PRT on Ballard Ave (artist's rendering)
PRT on Ballard Ave (artist’s rendering)

[UPDATE 11:11 amApril Fools’, obviously! If you would like to know what we really think about Prop. 1, here’s our actual endorsement. The title above is altered if anyone is in any way confused.]

STB staff writers are free to take whatever positions they’d like, and many have done so by arguing forcefully for the passage of Prop. 1 to maintain existing service levels.

However, in the opinion of the editorial board, buses are not the future of public transportation. Newer technologies are on the horizon that will not only be cheaper to operate, but will actually turn a profit. It makes no sense to double down on a tax structure that will one day be irrelevant.

I’m referring of course to Personal Rapid Transportation, or PRT. Imagine a vehicle that delivers you with no wait from where you are to where you want to go. This vision is possible with just a little leadership from our elected officials.

We can’t help but notice that Prop. 1 gets us no closer to the future. In fact, it dedicates valuable taxing authority to ephemeral service hours when we could be using it to make a permanent investment in transit.  The Editorial Board is disappointed to learn, via a public records request, that not a single councilmember from either the City of Seattle or King County has visited Morgantown, WV.  Had they done so, they’d find a shining example of the kind of transportation that could revolutionize our Emerald City. It’s one of many ways in that Morgantown is a city Seattle should emulate.

Moreover, if bus service is worth paying for then we should all chip in to pay for it. The King County Council’s low-income car tab rebate and new low-income fare are a huge giveaway to the working poor from scarce transit dollars. Unless we nip this sentiment in the bud, they’ll expect that the legislature actually tax them less than their job-creating, hardworking bosses when PRT comes up for a vote.

The desire for a stopgap is understandable. But King County voters should keep their eyes on the prize and demand a solution to our transit problems that won’t be obsolete in five years. Vote no on proposition 1.

66 Replies to “Vote No on Prop 1 [April Fools’]”

  1. Wow, I thought STB had lost its collective mind! You had me until the line about the job creators.

  2. Really STB? REALLY?! I expect this sort of behavior from Publicola, but YOU? :-)

    1. I saw some work done by the Corp of Engineers on filling in Lake Washington recently. They are concerned about the Seattle fault running through it, cracking during the next EQ, and emptying the lake into the Seattle and all the tunnels there.
      Lowering the Lake and filling in the rest would create the needed land for Seattle to continue on the building boom it is experiencing, and allow many more transit spokes to connect to the CBD Hub.

    2. Lake Washington?

      Hell, think about how much money it would save in ferry maintenance if they would just build a fill across Puget Sound in a few key places. It would be a lot better than bridges that might sink. It’s only a few hundred feet deep in places, and you wouldn’t want to fill all of it. Just enough fill to support a major highway or so.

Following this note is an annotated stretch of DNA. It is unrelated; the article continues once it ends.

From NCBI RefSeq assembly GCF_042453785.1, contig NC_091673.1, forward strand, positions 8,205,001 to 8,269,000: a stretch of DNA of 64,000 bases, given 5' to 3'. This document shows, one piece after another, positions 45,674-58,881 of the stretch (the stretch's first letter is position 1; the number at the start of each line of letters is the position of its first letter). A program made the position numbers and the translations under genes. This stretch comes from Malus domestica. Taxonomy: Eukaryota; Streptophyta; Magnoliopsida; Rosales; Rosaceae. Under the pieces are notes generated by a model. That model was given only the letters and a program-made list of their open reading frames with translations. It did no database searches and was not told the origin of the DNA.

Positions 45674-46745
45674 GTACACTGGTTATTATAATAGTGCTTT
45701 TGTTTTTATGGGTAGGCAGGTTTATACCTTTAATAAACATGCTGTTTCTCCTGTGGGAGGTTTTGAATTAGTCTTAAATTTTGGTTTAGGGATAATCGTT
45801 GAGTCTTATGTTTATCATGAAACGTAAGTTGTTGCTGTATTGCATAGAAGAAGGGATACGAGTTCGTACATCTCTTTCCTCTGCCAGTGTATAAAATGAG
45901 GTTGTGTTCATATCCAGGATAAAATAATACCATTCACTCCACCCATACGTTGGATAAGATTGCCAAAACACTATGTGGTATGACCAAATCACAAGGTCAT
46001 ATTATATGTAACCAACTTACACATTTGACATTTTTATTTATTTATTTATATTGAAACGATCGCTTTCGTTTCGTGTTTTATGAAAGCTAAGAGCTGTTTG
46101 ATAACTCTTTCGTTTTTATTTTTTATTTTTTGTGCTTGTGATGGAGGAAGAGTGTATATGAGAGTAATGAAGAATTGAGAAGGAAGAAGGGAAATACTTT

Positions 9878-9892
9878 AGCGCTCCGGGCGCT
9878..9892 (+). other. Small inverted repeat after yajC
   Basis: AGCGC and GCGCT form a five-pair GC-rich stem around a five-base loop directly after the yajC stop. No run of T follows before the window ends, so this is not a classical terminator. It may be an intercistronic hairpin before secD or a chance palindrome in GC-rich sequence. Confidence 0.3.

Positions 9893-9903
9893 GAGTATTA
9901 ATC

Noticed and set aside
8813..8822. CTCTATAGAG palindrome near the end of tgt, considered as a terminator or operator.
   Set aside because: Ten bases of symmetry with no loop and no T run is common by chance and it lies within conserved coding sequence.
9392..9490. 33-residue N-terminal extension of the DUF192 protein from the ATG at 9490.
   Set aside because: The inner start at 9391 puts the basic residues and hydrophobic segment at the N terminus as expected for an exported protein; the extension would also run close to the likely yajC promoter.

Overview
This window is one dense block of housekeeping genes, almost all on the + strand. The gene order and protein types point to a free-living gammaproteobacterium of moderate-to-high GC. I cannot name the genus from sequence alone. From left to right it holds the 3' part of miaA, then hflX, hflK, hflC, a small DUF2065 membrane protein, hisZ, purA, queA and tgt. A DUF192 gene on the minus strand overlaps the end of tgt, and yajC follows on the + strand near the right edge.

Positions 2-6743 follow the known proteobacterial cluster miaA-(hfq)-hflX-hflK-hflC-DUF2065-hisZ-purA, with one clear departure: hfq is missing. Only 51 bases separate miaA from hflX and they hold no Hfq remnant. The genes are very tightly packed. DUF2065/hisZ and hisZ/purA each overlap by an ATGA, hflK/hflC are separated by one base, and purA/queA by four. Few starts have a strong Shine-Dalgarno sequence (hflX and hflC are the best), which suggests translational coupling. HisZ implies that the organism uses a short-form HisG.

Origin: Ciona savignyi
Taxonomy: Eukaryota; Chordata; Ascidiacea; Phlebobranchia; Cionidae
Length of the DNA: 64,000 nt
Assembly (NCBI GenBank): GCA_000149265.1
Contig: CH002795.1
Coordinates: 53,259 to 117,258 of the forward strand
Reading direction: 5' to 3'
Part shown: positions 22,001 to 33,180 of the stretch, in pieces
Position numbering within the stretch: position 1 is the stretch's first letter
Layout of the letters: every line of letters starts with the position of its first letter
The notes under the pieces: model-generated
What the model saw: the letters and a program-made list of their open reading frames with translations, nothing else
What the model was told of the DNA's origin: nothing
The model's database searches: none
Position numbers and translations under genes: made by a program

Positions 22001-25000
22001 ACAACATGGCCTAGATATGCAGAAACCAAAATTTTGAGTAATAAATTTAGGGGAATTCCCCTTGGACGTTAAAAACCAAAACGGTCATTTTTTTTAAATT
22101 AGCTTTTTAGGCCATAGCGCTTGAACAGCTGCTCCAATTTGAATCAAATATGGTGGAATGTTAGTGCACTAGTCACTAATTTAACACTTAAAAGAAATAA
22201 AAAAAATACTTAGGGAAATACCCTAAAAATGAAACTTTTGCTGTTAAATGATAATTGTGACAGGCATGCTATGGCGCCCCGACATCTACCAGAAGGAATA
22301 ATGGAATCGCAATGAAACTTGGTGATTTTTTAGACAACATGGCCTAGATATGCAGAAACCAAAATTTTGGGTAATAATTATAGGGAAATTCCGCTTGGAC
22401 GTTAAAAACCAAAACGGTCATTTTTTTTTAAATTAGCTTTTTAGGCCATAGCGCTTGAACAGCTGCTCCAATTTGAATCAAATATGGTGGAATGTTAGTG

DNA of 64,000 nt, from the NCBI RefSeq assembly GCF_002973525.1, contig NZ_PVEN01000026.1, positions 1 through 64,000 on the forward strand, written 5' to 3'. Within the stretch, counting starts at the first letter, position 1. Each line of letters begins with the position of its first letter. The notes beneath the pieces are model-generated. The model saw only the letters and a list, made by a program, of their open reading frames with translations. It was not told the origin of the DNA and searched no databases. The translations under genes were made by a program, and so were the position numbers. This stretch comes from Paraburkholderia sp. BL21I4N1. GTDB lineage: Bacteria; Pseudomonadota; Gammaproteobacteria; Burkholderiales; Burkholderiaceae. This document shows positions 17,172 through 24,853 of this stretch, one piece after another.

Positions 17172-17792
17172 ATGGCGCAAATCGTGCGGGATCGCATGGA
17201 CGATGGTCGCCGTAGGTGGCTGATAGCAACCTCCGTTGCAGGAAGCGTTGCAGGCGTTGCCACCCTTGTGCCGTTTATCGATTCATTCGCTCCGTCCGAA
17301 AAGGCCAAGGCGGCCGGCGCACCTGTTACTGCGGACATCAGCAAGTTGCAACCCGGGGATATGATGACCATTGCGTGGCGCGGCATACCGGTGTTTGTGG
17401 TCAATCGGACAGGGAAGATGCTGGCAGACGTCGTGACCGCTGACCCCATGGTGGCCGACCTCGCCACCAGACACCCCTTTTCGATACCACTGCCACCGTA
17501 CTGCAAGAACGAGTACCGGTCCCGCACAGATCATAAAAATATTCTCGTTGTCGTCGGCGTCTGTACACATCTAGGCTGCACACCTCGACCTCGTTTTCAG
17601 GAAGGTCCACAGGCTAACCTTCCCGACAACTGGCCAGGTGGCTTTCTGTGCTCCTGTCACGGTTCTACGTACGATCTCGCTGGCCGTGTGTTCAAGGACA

1. An would have the additional advantage, if placed correctly, of eliminating competition from the Port of Tacoma.

      2. You could use the spoils from boring the SR-99 tunnel to build a causeway from Alki Point. If that’s not enough fill, put Bertha to work boring twin bores and put I-5 underground through downtown.

  3. Why did you post this April Fools joke you idiots!! This will be posted on social media and used to confuse people Jack Wagons!!! GAWD!!! Get a clue!

  4. It was instantly an April Fools joke when mass transit was shown in Ballard :(

    1. The one-story buildings in Real Ballard are also a dead giveaway. Ballard is being invaded by multi-story apartment buildings, and slacker renters who watch soccer all the time, playing their vuvuzelas at all hours of the morning.

  5. Not a great April Fool’s joke. The headline will be spread. I urge this post be taken down even if it’s in jest.

    1. I’m not too worried about it, but I think it is a mistake. We certainly don’t want any confusion regarding the proposition. I think a Hyperloop proposal by itself (without the initiative) would have made a funnier and far more harmless joke. For example: Replace Sound Transit Light Rail with Hyperloop Now.

    2. I don’t think there will ever be any doubt about where STB stands on Prop 1.

      1. I disagree. This is poor editorial behaviour. Opposition to Prop 1 is not something the STB should ever joke about if it intends to have credibility and purpose. Martin should not have allowed this.

      2. The April Fools’ Post is a long-standing tradition here, a moment of levity in a year of unrelenting seriousness. I’m willing to entertain the idea that we’ve outgrown it. Perhaps next year.

      3. I can already say this headline has been passed around in non-STB-wonk circles, and people might actually be confused.

      4. I initially had mild concern about the headline too, but if Prop. 1 opponents were to ever use this in their campaign, it would be their credibility (and dignity, I might add) that would be at stake.

      5. but if Prop. 1 opponents were to ever use this in their campaign, it would be their credibility (and dignity, I might add) that would be at stake

        I have had reason to question the existence of both traits BEFORE today’s post ran.

    3. Seriously, posting this is incredibly stupid. The main opposition to Prop 1 is a shell organization with the deceptively innocuous name of the Eastside Transportation Organization. Their entire MO is to support plausible but inviable alternatives to investments in public transit. They are currently the sole organized voice speaking out against a proposition that would save drastic cuts but also continues to paper over systemic flaws within Metro and with respect to our entire urban transportation framework.